Recognizing that the primary barriers to the use of prescribed fire are a lack of landowner training, a lack of specialized equipment, and not having enough people-power to conduct burns, landowner meetings were held in various parts of the eastern Niobrara Valley to see if there was interest in forming a landowner prescribed fire association. Nearly a hundred people attended three community meetings – a goodly number for such a sparsely populated area – and the Niobrara Valley Prescribed Fire Association (NVPFA) was born. A board of directors, initially consisting of five and now seven landowners representing various sections of the valley, stepped forward. The Board of Directors, elected an executive committee consisting of a president, vice-president, and secretary treasurer to lead the Association.
The NVPFA mission statement reads: We support the safe and effective use of prescribed fire by private landowners within the Niobrara River drainage area of Nebraska. The Corporation will pursue its mission by: conducting field and classroom training in the use of prescribed fire; promoting an understanding of fire as a range management tool among the citizens and leaders of the region; and making the specialized tools and equipment required for prescribed burning more accessible to private landowners of the region.
Using the earlier successful Nebraska models of landowner prescribed fire organizations such as the Loess Canyons Rangeland Alliance (LCRA) and Prescribed Burn Task Force (PBTF), the Niobrara landowners crafted by-laws and by 2009 became incorporated as a Nebraskanon-profit Corporation. They worked with the Nebraska Game and Parks Commission to get two Mobile Fire Cache units, each fully outfitted with two slip-on pumper units and other equipment, tools, and protective clothing for a 10-person crew.
The units are owned by NGPC and administered by the Association. In order to use the Mobile Fire Cache units landowners must be members of the association, have an approved burn plan, an approved fire boss, and a burn permit from the local volunteer fire department chief. With the equipment problem addressed, the board turned its attention to training. They applied for, and received Nebraska Environmental Trust and Sandhills Task Force grants to help with the costs of offering training and public education about the benefits of prescribed fire.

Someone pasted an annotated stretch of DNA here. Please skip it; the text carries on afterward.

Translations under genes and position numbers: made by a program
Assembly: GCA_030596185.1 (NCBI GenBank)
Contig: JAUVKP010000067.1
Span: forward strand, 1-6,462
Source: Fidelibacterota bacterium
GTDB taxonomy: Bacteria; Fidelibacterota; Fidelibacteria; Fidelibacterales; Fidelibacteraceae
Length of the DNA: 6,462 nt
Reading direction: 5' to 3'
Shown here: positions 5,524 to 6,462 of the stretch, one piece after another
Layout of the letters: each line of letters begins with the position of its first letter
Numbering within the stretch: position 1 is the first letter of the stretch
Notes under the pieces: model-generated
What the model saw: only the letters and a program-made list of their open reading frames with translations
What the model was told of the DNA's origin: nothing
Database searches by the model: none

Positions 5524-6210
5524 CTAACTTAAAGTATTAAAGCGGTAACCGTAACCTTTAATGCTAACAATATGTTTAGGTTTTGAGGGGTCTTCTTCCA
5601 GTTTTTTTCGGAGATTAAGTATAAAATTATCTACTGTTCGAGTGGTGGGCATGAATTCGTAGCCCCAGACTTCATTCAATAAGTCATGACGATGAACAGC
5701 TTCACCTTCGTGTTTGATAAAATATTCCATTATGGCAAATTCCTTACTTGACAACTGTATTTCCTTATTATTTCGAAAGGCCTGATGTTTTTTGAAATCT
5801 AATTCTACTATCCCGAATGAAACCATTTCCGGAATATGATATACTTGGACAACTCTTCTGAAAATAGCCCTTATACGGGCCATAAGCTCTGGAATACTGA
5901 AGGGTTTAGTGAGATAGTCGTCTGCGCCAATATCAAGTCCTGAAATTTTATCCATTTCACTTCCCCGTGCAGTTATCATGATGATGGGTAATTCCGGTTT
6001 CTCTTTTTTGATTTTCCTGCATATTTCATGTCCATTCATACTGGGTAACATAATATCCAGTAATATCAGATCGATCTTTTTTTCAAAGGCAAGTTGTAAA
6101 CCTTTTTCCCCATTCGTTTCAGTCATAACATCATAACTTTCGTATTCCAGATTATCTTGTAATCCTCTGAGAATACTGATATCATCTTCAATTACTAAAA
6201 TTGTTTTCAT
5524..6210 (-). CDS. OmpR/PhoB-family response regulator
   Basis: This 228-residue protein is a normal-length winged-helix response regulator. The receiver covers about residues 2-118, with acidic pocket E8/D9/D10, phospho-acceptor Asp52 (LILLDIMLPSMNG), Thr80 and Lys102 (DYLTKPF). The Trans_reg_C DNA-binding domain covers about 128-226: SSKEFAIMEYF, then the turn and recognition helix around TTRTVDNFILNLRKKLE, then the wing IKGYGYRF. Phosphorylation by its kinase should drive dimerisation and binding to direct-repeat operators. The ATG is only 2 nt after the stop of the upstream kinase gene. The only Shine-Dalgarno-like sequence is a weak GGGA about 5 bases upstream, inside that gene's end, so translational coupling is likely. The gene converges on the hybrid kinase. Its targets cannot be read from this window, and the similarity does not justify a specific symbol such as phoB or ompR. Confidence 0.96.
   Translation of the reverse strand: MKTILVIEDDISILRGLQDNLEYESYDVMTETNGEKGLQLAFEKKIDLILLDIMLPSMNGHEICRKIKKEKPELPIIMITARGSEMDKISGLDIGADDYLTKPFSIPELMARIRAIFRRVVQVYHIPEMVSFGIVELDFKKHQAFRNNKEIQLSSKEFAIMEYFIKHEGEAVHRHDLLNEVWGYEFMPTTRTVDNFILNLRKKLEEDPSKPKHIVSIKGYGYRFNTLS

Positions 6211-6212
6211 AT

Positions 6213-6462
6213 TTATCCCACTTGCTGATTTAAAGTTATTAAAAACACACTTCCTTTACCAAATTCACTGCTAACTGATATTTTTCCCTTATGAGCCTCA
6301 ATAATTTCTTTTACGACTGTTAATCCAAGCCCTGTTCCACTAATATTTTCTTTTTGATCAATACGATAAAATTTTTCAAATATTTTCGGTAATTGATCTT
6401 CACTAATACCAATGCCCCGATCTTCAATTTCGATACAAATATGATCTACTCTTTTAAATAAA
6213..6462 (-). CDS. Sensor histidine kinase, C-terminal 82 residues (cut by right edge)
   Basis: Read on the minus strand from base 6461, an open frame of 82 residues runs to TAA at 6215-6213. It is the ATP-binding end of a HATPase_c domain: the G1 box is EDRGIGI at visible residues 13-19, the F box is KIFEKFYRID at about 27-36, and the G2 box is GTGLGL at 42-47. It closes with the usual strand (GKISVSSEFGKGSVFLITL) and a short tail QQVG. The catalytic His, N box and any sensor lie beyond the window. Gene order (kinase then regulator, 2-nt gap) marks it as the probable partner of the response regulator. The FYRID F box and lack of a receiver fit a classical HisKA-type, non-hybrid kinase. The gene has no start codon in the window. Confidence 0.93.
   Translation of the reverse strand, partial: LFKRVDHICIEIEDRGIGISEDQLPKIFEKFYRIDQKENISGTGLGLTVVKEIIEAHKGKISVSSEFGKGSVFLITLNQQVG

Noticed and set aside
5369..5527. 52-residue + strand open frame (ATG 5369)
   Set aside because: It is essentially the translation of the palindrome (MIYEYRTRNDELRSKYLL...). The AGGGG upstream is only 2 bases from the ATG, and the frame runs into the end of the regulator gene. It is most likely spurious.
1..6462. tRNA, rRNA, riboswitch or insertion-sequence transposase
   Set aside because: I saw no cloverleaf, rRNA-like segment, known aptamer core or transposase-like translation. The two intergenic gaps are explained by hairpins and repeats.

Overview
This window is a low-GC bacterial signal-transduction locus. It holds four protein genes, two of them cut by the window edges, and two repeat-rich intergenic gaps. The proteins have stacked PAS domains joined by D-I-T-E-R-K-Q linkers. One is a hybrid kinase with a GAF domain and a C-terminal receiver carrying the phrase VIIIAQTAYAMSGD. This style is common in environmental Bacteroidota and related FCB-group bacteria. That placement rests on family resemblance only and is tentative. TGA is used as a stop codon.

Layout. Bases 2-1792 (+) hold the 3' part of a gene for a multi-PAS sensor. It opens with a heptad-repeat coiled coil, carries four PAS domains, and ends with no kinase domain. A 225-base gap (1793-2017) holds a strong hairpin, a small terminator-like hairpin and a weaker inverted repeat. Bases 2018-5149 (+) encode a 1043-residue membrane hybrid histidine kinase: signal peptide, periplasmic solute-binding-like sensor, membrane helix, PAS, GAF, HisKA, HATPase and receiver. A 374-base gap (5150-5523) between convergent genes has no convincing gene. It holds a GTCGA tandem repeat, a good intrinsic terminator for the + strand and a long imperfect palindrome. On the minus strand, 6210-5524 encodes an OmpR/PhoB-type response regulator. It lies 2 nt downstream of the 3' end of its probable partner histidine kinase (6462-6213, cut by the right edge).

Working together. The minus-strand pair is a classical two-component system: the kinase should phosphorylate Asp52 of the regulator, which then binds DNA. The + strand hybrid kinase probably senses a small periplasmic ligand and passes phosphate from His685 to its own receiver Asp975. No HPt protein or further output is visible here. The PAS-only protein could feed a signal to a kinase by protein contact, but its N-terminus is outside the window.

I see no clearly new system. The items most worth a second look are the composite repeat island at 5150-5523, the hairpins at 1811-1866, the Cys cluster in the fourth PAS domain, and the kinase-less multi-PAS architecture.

In April, 2009 they offered their first “hands-on” spring training burn – an introduction to basic fire behavior and tools, followed by a 28-acre burn under hardwoods along the banks of theNiobraraRiver. That June they offered a post-burn tour of that burn and several other spring burns that had been conducted by landowner members and contractors. Altogether that first year they conducted six burns on over 2,000 acres. They were learning that the third barrier, lack of people to help, was also being addressed. Neighbor members of the Association were beginning to help each other burn. Currently there are three informal, neighborhood landowner burn crews operating in the region. Field training sessions are occurring in both spring and fall burn seasons.
In the late winter of 2012, the NVPFA sponsored its third consecutive Mid-Winter Fire Seminar. For this year’s Mid-Winter Fire Seminar the Association was fortunate to get The Nature Conservancy’s Fire Learning Network to conduct their Seminar in conjunction with management-scale burns, including a five-landowner combined unit of 1400 acres. Association supported burn acreage during the 2012 spring burn season totals over 5,000 acres.
NVPFA landowner members pay $10 per year plus a penny an acre for access to the Mobile Fire Cache units, and supporting members pay $100 per year and are identified on our website. These funds help offset the costs of Mobile Fire Cache maintenance Prescribed Fire Training events, the Mid-Winter Fire Seminar, and website maintenance. The Association website is at www.nvpfa.org, and it has a Facebook page.